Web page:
Is the death penalty wrong, or does the Bible support it?
The idea of capital punishment is simple: some crimes, such as premeditated murder, are so egregious to society that justice requires the death penalty—taking the offender’s life. Most Americans support capital punishment; thirty-two states currently practice it.1
However, most industrialized nations in the modern world have outlawed capital punishment.2 They believe it to be immoral, impractical, ineffective, and inequitable in the way it is carried out. Currently the top five countries with the most death penalty executions are China, Iran, Iraq, Saudi Arabia, and the United States.3
Naturally, people of faith are curious to know how their beliefs should inform their view on capital punishment. For Christians, the most important question is whether the Bible supports the practice. Does the Bible suggest that God encourages or condones the modern state’s use of the death penalty? Or is there good reason to think the teachings of the Bible challenge its current practice?
For Capital Punishment
There are many passages in the Bible that could relate to the debate about the death penalty. For the sake of time and space, let’s explore three of the most important that seem to indicate the Bible has a positive view of capital punishment.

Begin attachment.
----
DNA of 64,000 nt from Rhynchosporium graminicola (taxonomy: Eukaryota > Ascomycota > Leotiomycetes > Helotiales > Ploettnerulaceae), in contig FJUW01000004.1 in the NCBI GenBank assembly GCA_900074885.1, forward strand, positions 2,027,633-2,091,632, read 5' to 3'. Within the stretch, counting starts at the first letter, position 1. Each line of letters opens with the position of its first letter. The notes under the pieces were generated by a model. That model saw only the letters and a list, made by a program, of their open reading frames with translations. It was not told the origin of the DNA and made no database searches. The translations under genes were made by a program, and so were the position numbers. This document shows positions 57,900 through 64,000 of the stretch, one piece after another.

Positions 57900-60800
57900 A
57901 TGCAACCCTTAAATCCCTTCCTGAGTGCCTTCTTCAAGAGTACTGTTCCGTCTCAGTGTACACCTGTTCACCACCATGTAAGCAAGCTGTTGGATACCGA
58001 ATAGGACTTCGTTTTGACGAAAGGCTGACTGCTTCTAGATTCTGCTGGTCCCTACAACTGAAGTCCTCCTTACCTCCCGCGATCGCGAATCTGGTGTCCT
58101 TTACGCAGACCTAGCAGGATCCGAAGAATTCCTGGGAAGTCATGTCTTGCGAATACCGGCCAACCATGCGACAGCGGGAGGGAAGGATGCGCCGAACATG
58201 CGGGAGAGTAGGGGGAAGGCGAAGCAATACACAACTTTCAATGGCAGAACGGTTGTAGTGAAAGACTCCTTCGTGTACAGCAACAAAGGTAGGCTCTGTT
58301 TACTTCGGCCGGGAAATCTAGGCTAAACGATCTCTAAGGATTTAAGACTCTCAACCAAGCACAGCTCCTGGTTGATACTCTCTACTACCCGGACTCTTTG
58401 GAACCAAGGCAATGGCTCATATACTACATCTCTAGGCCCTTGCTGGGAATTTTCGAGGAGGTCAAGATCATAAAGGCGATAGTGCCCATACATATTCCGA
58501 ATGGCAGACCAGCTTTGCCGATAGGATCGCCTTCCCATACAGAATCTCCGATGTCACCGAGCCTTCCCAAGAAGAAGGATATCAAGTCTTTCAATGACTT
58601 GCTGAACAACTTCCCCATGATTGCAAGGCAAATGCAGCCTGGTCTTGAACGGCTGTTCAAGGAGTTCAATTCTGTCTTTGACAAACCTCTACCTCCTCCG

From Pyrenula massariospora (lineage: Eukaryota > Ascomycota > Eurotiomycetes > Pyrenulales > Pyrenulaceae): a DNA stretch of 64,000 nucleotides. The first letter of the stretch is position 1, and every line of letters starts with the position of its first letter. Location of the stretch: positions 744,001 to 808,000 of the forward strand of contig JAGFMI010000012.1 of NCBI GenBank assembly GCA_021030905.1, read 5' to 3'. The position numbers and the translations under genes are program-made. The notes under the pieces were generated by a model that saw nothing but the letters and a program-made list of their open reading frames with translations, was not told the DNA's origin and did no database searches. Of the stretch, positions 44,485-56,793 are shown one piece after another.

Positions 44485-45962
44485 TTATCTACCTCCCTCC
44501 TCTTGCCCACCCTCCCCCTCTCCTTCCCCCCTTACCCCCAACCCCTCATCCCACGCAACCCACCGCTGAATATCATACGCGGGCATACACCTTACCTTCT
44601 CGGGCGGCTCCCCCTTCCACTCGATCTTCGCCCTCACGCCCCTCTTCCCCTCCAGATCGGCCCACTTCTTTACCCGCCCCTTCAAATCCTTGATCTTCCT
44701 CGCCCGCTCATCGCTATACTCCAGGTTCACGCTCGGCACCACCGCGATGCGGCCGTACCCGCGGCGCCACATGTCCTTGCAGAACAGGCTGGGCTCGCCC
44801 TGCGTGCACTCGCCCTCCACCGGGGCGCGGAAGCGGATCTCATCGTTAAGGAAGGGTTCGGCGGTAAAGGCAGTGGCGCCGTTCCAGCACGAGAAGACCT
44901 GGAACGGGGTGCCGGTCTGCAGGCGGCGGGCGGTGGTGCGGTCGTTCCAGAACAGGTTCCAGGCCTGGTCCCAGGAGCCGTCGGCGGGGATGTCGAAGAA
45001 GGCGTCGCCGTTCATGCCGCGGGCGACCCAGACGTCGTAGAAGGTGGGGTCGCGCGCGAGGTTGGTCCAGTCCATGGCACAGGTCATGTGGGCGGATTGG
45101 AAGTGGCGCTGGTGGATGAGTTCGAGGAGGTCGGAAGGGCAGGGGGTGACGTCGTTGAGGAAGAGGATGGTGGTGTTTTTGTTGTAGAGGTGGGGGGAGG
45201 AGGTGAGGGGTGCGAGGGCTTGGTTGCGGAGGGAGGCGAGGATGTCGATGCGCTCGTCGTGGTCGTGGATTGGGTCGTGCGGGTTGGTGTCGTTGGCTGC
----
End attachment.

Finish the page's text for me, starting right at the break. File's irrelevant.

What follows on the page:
First, there is the covenant God made with Noah. After God destroyed the world by flood (whether this story is historically true or legend is not our concern here), he reaffirmed to Noah his mandate for humans to “be fruitful and multiply.”4 He also committed never to destroy life on earth by such a great flood again.5 But God did include a provision for addressing human sin—particularly all the murder and bloodshed that had led to the flood to begin with. He said to Noah: “From each human being, too, I will demand an accounting for the life of another human being. ‘Whoever sheds human blood, by humans shall their blood be shed; for in the image of God has God made mankind.’”6
In this, God seems to say: “Human life is so precious that only God should give and take it. Thus, when one human being murders another, I allow humans to punish the offender by taking his or her life in return.” Some believe this passage is descriptive of the way humans retaliate and shed blood, not prescriptive for what God desires. But a second part of the Bible can be taken as evidence that God really did have the death penalty in mind.
In the laws that God gave to Moses to order Israelite society, the principle of “eye for eye” played a significant role.7 This meant that whatever harm someone did to you should be done back to them as a measure of retributive justice. This principle extended to life as well—“you are to take life for life.”8 Thus the death penalty was prescribed for the offense of murder.9 Other capital crimes—those considered egregious to society and God—included adultery, blasphemy, and sacrificing to foreign gods.10
As it relates to the debate today, few people believe that the laws of a modern nation like the United States should be based on ancient Israelite law. But the very fact that God utilized capital punishment in the Israelite legal system implies the practice itself is not inherently immoral.
Finally, an important New Testament passage also appears to support the death penalty. In a lengthy letter written by the Apostle Paul to Christians in Rome, he gave them practical instruction about their relationship with the government (which was often hostile to Christianity):